Summary: Fresh Off The Boat

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When viewing any form of western media, it becomes quite obvious that there is a lack of representation of Asian Americans. If there is representation, it usually a one dimensional stereotypical character. There has especially been a lack of representation of Asian Americans in comedy. Therefore, there is gap in the analysis of Asian American comedy in academic literature. ‘Fresh Off the Boat’ is the second sitcom involving an Asian cast in America. It is important to find out how ‘Fresh Off the Boat’ handles Asian American comedy in relation to representation. Also how humour is directed at other racial groups at an attempt to criticize racial issues and ignorance in America.

There is generally a lack of Asian American representation in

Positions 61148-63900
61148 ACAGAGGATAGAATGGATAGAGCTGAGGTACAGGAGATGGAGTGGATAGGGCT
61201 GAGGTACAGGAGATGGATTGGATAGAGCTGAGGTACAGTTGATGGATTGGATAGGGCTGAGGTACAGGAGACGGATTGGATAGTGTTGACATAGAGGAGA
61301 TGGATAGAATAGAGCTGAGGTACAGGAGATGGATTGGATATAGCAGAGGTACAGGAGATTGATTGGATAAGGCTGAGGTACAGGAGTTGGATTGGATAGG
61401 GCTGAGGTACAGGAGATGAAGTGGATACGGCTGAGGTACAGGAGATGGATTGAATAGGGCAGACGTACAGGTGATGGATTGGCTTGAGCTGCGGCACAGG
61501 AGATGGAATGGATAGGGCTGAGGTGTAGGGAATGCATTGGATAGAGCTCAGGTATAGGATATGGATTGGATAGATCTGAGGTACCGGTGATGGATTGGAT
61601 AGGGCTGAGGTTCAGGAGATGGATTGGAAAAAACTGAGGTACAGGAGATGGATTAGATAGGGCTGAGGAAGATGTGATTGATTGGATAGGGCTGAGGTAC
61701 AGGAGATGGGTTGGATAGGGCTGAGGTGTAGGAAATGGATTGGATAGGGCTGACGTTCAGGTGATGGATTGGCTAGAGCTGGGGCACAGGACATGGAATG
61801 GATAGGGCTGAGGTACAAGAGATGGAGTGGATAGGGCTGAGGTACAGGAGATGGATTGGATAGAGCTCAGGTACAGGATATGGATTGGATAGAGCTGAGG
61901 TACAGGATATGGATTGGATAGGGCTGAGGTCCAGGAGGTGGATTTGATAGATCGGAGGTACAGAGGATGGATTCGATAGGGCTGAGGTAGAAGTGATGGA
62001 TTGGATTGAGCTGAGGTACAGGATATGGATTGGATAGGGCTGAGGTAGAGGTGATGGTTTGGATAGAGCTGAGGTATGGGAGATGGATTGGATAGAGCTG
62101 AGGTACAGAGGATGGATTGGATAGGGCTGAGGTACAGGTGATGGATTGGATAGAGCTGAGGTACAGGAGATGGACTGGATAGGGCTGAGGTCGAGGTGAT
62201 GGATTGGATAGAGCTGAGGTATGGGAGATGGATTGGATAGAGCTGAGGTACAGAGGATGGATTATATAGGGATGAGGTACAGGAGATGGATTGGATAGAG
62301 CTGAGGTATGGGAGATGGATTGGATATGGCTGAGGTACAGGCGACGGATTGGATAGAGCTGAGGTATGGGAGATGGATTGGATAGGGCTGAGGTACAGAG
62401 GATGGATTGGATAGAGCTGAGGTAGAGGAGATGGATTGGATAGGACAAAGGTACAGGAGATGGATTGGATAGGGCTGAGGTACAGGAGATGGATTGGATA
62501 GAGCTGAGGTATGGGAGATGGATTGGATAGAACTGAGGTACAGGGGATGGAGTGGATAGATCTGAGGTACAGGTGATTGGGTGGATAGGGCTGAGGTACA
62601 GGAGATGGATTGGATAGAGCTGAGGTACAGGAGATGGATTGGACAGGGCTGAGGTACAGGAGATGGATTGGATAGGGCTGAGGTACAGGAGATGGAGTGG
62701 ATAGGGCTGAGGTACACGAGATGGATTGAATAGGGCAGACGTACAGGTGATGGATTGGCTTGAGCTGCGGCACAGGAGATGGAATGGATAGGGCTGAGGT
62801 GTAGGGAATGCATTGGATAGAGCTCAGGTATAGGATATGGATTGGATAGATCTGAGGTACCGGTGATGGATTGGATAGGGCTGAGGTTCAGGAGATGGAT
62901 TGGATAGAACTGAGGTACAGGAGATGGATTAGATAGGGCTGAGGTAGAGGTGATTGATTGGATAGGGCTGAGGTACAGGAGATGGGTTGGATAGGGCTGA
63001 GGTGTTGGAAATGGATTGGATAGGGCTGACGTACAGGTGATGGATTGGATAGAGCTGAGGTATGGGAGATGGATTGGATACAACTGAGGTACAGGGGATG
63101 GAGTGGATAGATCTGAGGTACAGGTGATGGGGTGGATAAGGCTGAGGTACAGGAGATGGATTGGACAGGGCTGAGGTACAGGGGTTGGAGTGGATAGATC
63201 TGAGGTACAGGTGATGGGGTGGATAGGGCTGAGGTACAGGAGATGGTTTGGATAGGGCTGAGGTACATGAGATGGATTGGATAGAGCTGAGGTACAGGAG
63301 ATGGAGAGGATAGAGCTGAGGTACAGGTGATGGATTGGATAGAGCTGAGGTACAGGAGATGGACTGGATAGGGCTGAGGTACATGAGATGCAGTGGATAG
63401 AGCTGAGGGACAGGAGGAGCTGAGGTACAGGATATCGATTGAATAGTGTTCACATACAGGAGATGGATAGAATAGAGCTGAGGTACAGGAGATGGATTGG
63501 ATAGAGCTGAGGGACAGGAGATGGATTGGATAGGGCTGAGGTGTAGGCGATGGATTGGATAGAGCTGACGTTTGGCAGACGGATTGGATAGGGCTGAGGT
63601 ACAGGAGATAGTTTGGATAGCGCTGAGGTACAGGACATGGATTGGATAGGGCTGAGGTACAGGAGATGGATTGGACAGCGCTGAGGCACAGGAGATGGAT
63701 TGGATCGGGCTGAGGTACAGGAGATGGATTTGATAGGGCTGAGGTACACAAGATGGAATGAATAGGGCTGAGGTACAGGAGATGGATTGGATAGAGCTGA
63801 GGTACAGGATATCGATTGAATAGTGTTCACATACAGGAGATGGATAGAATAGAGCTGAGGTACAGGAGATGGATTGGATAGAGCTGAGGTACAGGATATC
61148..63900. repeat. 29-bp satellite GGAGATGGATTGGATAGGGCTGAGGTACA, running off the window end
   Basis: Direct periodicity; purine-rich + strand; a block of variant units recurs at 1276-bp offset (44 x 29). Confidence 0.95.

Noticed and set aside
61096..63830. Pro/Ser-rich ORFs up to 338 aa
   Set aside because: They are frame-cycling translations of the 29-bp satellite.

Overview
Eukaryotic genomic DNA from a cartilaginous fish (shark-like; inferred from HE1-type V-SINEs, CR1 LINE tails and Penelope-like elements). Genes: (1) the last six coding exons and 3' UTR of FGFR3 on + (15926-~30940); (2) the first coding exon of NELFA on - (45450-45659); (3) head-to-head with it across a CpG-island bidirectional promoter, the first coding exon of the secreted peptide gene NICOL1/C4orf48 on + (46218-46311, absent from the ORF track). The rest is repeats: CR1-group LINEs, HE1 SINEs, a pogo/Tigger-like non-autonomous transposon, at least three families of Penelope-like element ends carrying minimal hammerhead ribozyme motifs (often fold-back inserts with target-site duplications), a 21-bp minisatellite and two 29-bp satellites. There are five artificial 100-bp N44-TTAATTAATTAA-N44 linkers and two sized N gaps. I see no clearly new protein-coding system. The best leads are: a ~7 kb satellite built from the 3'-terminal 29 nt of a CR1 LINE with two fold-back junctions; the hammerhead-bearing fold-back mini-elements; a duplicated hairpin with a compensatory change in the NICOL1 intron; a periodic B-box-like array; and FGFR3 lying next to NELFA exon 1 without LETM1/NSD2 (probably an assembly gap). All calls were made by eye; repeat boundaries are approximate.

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Erturk (2014) mentions that minority stand up comedians tend to use their racial identities as material. This could either showcase their race through a more honest and truthful lens that does not focus on the stereotypes or it could replicate hurtful stereotypes of the minority group. Meyer (2007, p. 279) explains how stand up Korean comedian, Margaret Cho, is able to use her comedy performance to raise the issues of racism, women’s issues, and sexuality, especially since she encompasses all these things by being an Asian queer woman. Meyer (2007, p.279) continues to explain that “Cho’s rhetorical subtext challenges dominant ideological constructs that proliferate racial, ethnic, and sexual oppression in American society.” This links to Bakhtin’s (1984) theory of Carnival since Cho, whose identity falls into a series of marginalized groups, is able to critique and mock those that are in a higher social and cultural position than herself in American society. The example of Margaret Cho demonstrates how Asian American’s can use comedy to tackle issues within society. However, comedians can fall into the other end of the spectrum and reproduce racial issues and practices rather than challenge them, by making racial self-deprecating content. Diffrient’s (2011) analysis of the Korean comedian Bobby Lee on MADtv notices how Bobby Lee uses and mocks Asian speech patterns in his stand up comedy which is similar to how other groups have made fun of and parodied Asian accents and language (Chun in Diffrient, 2011, p. 54). Ridiculing Asian accents and language could be linked to the Thomas Hobbes’ (1588-1697) superiority theory because non-Asians and even non-accented Asians can be perceived as looking down on the way Asians naturally speak. The
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